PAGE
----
Over several extended periods during 2013 and 2014, filmmakers Saeed Taji Farouky and Michael McEvoy embedded themselves with the 3rd Battalion, 3/215 Corps of the Afghan National Army (ANA). The result was the multi-award-winning film, “Tell Spring Not to Come This Year,” which was released in 2015. The film tells the story of the 3rd Battalion’s solitary struggle against the Taliban, in the wake of the mass withdrawal of NATO troops.
Farouky and McEvoy followed the troops through Helmand Province in southern Afghanistan, as they sought to hold out against Taliban offensives around Gereshk and Sangin. “In simple terms, things went from bad to worse for the ANA when the NATO troops left,” McEvoy told Inside Arabia.
According to Long War Journal, around 30 percent of Afghanistan’s 407 districts are controlled by the government. The Taliban commands some 20 percent – mainly rural areas – with the rest of the country contested.
The film is a window into the lives of ordinary young men upon whom fate has bestowed a monumental responsibility. Front and center are the stories of Captain Jalaluddin and Private Sunnatullah.
The film touches on a diverse range of topics from counter-narcotics, to Afghan politics, to the history of Afghanistan, to infighting between government forces, to thoughts on western intervention, all of which form part of the daily lives of the Afghan soldiers.
The film refuses to rely on established narratives on any of these topics – at one point, the viewer is drawn to empathize with the elderly mother of an alleged Taliban fighter. As the soldiers arrest her son, she calls out: “I’ve got nothing else. . . . You don’t understand the feelings of a mother. I won’t leave him!” Hers is the only female voice heard in the film, with the occasional peripheral shots of Burqa-clad figures attesting to the invisibility of women in Helmand.
Never settling for easy answers, “Tell Spring Not to Come This Year” paints a vivid picture of the deeply complex situation in Afghanistan, seen through the eyes of the soldiers. Full of ingenious stylistic touches, the film finds an ideal balance between the layers of the story, leaving the viewer informed, yet hungry to find out more.
“Tell Spring Not to Come This Year” is a collaboration between Saboteur Media, Tourist with a Typewriter, and Ponda Films.
Inside Arabia (IA): Tell me about your background and how you ended up involved in Afghanistan.
Michael McEvoy (MM): I first traveled to Afghanistan as a university student in 2007 as I wanted to see and understand the country behind and beyond the media headlines about the war. I traveled from the UK on a motorcycle, hitchhiked and stayed with local families all over the country.
When I returned to Afghanistan, it was ironically with the British military as an officer and cultural liaison between UK and Afghan forces, as well as the local population. I also trained as a linguist, and a lot of my job ended up being involved in conflict-resolution, from the minor cultural misunderstandings to more serious incidents.
IA: How did you begin working with Saeed Taji Farouky? How did you get into filmmaking?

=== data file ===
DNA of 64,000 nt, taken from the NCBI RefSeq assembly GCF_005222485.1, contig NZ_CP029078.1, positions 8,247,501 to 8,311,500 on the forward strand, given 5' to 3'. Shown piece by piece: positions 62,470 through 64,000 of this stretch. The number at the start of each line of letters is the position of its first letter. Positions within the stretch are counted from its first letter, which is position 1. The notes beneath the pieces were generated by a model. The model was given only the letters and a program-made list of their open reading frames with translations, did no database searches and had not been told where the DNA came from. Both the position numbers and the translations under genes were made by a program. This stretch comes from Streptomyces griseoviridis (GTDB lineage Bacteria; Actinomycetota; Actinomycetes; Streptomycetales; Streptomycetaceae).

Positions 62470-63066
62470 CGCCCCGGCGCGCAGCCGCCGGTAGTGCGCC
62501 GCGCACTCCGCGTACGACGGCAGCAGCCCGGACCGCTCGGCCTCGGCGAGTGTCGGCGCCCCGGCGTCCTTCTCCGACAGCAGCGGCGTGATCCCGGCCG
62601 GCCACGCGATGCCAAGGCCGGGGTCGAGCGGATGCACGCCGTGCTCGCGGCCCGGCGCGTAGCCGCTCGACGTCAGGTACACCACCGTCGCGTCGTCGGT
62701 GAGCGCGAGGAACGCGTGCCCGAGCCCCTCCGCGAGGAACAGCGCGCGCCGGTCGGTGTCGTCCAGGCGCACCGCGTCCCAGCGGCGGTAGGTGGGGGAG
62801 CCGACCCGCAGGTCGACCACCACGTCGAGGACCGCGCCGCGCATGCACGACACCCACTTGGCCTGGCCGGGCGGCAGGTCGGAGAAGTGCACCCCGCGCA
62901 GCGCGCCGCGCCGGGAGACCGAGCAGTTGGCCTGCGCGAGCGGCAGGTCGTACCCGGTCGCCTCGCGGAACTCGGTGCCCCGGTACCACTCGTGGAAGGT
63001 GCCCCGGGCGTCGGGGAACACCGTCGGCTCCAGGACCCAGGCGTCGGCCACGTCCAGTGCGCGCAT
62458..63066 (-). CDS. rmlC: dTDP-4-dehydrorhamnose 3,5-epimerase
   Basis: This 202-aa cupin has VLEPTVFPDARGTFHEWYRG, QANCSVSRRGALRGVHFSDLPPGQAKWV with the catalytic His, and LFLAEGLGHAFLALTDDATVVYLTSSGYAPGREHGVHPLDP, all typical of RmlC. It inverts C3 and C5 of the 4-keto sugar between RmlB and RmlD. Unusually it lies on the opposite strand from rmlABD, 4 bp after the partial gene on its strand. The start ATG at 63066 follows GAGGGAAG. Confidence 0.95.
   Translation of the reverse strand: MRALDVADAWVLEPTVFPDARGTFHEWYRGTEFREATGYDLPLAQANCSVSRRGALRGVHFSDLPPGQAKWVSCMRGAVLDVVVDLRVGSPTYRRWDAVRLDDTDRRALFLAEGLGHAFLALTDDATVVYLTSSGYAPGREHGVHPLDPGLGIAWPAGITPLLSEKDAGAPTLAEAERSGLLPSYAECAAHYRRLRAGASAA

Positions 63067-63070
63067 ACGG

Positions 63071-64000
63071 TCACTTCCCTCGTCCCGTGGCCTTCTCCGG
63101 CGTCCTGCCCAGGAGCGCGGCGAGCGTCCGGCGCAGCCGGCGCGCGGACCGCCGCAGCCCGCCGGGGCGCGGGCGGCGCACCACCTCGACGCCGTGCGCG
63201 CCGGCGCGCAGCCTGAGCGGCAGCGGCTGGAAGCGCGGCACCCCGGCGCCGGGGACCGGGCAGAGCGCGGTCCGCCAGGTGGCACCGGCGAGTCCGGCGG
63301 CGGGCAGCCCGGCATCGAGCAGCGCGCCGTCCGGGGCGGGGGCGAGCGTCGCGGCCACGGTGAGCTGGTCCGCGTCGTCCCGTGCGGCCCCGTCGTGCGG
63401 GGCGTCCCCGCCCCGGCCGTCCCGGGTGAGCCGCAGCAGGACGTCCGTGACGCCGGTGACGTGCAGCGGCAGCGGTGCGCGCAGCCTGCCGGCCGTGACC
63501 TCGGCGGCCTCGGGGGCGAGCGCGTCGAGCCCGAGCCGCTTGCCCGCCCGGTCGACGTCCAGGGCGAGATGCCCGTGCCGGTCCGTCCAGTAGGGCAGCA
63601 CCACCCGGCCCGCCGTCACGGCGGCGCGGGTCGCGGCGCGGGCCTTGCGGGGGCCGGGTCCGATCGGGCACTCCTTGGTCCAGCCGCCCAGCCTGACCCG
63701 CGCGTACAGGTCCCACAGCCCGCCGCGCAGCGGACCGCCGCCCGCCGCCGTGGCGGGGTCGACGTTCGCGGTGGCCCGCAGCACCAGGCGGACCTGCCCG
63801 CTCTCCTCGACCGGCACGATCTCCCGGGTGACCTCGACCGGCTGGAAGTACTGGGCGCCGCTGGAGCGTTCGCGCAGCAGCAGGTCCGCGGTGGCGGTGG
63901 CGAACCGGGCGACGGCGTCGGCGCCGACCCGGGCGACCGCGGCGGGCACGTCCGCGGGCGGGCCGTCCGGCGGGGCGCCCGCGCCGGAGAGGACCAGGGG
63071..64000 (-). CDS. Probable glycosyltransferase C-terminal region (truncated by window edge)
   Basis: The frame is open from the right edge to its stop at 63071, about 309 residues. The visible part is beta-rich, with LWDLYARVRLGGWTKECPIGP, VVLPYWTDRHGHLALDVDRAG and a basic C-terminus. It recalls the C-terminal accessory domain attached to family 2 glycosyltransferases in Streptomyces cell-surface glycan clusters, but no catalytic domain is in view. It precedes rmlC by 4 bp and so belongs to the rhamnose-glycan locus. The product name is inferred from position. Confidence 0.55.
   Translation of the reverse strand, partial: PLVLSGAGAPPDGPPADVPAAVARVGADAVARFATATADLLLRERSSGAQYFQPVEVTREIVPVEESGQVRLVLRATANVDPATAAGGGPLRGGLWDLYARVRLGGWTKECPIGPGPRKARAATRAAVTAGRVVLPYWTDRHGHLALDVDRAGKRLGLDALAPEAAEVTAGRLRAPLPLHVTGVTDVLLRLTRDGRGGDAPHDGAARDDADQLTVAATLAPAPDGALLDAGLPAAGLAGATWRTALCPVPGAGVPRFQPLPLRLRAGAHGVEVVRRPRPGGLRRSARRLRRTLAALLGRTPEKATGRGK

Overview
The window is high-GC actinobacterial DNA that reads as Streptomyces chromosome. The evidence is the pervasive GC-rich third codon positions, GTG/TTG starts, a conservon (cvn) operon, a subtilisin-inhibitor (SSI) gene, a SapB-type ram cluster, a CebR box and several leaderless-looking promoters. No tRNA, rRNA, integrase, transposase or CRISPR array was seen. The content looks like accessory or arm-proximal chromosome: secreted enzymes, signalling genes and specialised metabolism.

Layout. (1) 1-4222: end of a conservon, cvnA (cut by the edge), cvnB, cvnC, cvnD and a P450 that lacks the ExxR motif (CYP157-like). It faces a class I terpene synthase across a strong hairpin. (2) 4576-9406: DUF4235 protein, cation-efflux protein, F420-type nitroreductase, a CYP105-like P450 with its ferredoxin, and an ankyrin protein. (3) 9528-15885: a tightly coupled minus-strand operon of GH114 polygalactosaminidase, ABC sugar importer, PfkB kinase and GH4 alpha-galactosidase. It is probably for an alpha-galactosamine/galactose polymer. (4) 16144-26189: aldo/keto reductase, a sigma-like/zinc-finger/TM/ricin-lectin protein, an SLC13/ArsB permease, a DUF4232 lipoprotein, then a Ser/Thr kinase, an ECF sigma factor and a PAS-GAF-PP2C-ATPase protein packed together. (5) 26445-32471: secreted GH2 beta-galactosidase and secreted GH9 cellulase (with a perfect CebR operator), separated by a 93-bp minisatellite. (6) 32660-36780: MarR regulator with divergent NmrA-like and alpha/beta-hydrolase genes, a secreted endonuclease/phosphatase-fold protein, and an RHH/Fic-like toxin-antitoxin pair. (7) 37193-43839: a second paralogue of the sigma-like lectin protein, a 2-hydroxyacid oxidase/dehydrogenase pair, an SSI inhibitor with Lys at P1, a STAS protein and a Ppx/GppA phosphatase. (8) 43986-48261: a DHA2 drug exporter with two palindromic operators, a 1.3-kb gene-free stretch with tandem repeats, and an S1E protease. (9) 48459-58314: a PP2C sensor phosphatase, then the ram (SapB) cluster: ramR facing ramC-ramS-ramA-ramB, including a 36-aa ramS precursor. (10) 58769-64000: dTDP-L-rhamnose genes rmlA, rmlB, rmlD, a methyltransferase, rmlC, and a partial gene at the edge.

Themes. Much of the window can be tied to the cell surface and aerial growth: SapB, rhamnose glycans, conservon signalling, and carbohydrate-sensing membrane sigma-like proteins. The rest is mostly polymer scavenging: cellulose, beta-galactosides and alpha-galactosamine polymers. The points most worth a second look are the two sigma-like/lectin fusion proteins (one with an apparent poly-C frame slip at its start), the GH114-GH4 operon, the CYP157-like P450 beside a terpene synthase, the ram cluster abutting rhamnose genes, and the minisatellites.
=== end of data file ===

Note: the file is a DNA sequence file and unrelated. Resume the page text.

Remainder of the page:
MM: While deployed in Afghanistan with the British military, I spent a lot of my time basically living with units of the Afghan Army. Seeing their daily life and slowly coming to understand many of their personal stories and their reasons for fighting, it seemed that there was a complete lack of these narratives in the mainstream international media. I felt this would be a really important story to tell.
I knew absolutely nothing about filmmaking, and I remember mail ordering a simple DIY [documentary] filmmakers handbook to the main base in Helmand. Reading that I pretty quickly realized I was going to need some help, so I emailed a friend who I knew often worked with documentary filmmakers and asked her if she knew anyone that was good at making films and didn’t mind getting shot at. ‘Oh you should definitely speak to Saeed!’ was the response, and so the partnership was born.
After the film was released in 2015, McEvoy returned to Afghanistan again to work with a humanitarian organization.
IA: Turning to the film itself, what made you focus on Captain Jalaluddin and Private Sunnatullah in particular?
MM: Jalal and I had been friends and had worked closely together when I was still in the military. When I first met him, what immediately struck me was his razor-sharp intellect and his fierceness on the battlefield. I think we chatted for about three hours the first time we met, mostly about international politics. Although he’d never traveled outside of Afghanistan and spoke basically no English, he knew more about philosophy, political theory, and international affairs than most of my university classmates.
We kept in touch after I came home, and when I started to think more seriously about the film, I bounced a lot of ideas off of him to see what he thought. We initially wanted three main characters, who would offer different perspectives on the war, would be of different ranks, and ideally be of different ethnic backgrounds—given that ethnicity, while controversial, still has significant political and social implications in the country.
Sunnatullah was a young private soldier with limited education and from a more impoverished background, and although he was also Tajik like Captain Jalaluddin, his cheeky character was hard to ignore. It was also interesting to watch him mature as an individual and as a soldier over the couple of years that we filmed.
Finally, we had hoped for a third character, Pashtun Sergeant Major Rahmatullah, who still features in the film, but not so prominently given that he was injured and out of action for two of our main filming trips unfortunately. In the end, we quite liked just having the two, as they differ quite significantly in rank, age, education, and political standpoints on the war, so it creates an interesting dyad. The goal was to make sure we avoided any simple answers, so having Sunnatullah and Jalaluddin’s opinions play off against each other we quite liked.